Imitation and Flattery
The Grizz, Beyond the Arc
Danny Chau: Last night, the Grizzlies made eight 3-pointers on 50 percent shooting. Above is a neat shot chart of what that looks like. This season, including the playoffs, the Grizzlies are 15-1 when making at least eight 3s in a game. They’re 38-8 going back five seasons. Five seasons. Forty-six games. That’s it. For reference, the Rockets have 296 qualifying games over the last five seasons. Moral of the story: When a great team with a debilitating weakness blacks out and temporarily overcomes said weakness, the opposing squad has, like, an 18 percent chance of winning. Sorry, Portland.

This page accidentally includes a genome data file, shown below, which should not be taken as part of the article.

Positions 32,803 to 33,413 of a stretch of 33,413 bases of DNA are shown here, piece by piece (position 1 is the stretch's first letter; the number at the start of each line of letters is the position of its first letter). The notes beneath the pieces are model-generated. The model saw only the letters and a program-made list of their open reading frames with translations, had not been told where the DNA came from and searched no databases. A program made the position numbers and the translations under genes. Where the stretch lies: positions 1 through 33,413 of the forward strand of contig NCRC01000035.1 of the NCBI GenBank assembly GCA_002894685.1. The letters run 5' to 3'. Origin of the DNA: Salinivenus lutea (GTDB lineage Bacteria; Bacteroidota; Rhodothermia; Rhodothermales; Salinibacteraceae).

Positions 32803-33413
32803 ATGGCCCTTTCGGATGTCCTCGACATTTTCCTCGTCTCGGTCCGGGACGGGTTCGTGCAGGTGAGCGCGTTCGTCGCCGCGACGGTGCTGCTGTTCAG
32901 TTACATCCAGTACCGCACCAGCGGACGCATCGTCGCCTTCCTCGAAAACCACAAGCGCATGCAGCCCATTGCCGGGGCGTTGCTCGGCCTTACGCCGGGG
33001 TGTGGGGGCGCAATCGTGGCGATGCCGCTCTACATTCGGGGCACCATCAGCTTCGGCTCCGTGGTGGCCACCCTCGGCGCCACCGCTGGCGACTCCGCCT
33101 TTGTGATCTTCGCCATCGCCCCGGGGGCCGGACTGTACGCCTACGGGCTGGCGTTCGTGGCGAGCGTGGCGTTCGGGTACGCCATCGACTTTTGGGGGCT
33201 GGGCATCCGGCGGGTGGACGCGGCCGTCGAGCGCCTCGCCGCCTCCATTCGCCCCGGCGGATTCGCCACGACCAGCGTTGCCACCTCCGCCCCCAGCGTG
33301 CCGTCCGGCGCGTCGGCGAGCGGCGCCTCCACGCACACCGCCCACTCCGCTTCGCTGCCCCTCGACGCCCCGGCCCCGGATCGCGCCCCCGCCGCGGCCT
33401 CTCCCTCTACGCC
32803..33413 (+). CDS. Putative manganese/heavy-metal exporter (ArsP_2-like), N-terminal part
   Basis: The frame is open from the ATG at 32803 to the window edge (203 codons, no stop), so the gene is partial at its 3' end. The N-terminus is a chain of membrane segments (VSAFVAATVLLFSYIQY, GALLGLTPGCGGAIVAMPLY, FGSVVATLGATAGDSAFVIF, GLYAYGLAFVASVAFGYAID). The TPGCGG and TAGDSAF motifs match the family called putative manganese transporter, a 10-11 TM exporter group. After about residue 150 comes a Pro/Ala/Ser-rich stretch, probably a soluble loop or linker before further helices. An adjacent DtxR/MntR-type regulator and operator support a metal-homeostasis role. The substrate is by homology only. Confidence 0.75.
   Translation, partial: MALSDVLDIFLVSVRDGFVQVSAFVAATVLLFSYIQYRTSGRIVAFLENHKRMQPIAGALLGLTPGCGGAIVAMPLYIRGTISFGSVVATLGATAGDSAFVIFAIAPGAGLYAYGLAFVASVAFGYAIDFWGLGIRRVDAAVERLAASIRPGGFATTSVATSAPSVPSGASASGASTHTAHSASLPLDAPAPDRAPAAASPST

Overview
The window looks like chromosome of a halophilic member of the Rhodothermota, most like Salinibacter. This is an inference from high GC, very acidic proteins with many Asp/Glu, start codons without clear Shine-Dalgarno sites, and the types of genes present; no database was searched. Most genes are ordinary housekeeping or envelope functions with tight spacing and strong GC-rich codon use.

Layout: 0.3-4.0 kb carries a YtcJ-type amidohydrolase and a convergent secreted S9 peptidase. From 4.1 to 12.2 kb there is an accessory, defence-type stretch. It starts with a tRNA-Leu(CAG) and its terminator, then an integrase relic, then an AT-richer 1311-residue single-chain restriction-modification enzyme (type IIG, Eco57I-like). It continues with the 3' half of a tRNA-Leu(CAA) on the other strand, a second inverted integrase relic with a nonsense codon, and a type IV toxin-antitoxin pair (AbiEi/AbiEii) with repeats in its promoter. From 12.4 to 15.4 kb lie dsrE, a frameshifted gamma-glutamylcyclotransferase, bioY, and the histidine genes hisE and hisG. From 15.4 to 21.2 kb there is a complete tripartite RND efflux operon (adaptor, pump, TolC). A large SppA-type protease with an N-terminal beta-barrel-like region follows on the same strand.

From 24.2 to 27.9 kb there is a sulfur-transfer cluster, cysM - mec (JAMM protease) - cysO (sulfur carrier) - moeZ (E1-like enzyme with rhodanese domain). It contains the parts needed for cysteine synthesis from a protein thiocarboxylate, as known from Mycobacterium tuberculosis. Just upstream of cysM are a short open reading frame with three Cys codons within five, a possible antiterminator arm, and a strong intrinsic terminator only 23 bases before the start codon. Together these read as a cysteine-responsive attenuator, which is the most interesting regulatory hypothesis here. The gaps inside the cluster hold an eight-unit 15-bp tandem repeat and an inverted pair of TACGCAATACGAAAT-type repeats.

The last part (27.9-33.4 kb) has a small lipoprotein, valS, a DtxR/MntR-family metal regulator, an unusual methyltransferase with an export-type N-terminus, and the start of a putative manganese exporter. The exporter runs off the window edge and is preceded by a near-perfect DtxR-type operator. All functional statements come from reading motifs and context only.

Little Drummer Girl
You Can Never Quarantine the Past
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Chau: “I don’t think I need to duplicate anything.”
That’s what Damian Lillard told ESPN’s Baxter Holmes after a blowout Game 1 loss to the Grizzlies, when asked if there was pressure to duplicate the onslaught he rained down on the Rockets in last year’s opening round.
It must be strange for an athlete like Lillard to walk back to that time. He was sensational in those six games against Houston, averaging 26 points on 47 percent shooting (and 49 percent from 3), six rebounds, and seven assists. He capped it all off with one stunning, isolated moment of greatness.